Assigned to SIRIUS XM RADIO INC. reassignment SIRIUS XM RADIO INC. ASSIGNMENT OF ASSIGNORS INTEREST (SEE DOCUMENT FOR DETAILS). Assignors: KALMAN, MARK, SINHA, DEEPEN, LOWE, RAYMOND, WARD, CHRISTOPHER
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    • GPHYSICS
    • G10MUSICAL INSTRUMENTS; ACOUSTICS
    • G10LSPEECH ANALYSIS OR SYNTHESIS; SPEECH RECOGNITION; SPEECH OR VOICE PROCESSING; SPEECH OR AUDIO CODING OR DECODING
    • G10L19/00Speech or audio signals analysis-synthesis techniques for redundancy reduction, e.g. in vocoders; Coding or decoding of speech or audio signals, using source filter models or psychoacoustic analysis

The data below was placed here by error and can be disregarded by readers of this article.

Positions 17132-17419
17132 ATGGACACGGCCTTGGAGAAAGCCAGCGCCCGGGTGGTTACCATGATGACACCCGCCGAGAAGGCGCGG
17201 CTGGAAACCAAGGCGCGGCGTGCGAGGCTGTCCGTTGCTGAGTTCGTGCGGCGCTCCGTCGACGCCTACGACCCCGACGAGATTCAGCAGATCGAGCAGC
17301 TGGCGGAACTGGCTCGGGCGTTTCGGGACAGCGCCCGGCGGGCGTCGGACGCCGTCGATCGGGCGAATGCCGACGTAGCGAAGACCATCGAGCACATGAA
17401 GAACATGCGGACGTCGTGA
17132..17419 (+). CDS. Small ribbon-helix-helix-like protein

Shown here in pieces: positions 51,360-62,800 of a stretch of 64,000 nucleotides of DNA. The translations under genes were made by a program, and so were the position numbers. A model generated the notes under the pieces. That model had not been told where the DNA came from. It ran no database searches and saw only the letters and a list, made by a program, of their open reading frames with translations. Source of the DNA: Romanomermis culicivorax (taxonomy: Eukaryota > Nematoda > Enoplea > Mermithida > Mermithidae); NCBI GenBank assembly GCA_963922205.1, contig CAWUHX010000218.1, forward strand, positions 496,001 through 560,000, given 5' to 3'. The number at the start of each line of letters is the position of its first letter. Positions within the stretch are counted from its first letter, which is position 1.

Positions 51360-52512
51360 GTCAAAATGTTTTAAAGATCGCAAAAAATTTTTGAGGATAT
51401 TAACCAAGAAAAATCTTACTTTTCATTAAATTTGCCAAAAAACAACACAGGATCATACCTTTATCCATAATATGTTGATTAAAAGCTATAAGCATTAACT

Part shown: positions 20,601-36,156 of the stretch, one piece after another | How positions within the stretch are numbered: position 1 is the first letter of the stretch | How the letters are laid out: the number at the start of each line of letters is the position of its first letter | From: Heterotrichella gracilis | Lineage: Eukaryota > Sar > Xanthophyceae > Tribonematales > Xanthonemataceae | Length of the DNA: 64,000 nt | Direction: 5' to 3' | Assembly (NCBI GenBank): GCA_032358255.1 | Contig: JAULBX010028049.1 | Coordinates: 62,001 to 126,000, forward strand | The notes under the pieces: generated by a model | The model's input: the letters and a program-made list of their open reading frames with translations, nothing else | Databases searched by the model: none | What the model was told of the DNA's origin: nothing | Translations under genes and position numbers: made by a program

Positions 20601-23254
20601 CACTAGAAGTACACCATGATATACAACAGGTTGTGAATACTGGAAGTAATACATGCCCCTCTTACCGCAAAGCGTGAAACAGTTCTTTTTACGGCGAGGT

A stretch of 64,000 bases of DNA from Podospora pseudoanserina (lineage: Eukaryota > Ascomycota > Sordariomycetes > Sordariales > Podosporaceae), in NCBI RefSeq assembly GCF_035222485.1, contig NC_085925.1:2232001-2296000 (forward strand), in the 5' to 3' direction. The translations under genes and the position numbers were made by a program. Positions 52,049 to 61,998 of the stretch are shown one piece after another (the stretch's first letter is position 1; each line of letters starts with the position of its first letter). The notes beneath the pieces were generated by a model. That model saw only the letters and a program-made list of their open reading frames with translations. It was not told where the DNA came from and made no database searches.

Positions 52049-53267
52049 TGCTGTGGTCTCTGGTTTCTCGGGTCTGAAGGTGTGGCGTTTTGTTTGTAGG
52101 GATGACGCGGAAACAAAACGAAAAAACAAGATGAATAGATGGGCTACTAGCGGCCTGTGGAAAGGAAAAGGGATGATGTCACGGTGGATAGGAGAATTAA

• GPHYSICS
    • G11INFORMATION STORAGE
    • G11BINFORMATION STORAGE BASED ON RELATIVE MOVEMENT BETWEEN RECORD CARRIER AND TRANSDUCER
    • G11B27/00Editing; Indexing; Addressing; Timing or synchronising; Monitoring; Measuring tape travel
    • G11B27/02Editing, e.g. varying the order of information signals recorded on, or reproduced from, record carriers
    • G11B27/031Electronic editing of digitised analogue information signals, e.g. audio or video signals
    • GPHYSICS
    • G11INFORMATION STORAGE
    • G11BINFORMATION STORAGE BASED ON RELATIVE MOVEMENT BETWEEN RECORD CARRIER AND TRANSDUCER
    • G11B27/00Editing; Indexing; Addressing; Timing or synchronising; Monitoring; Measuring tape travel
    • G11B27/02Editing, e.g. varying the order of information signals recorded on, or reproduced from, record carriers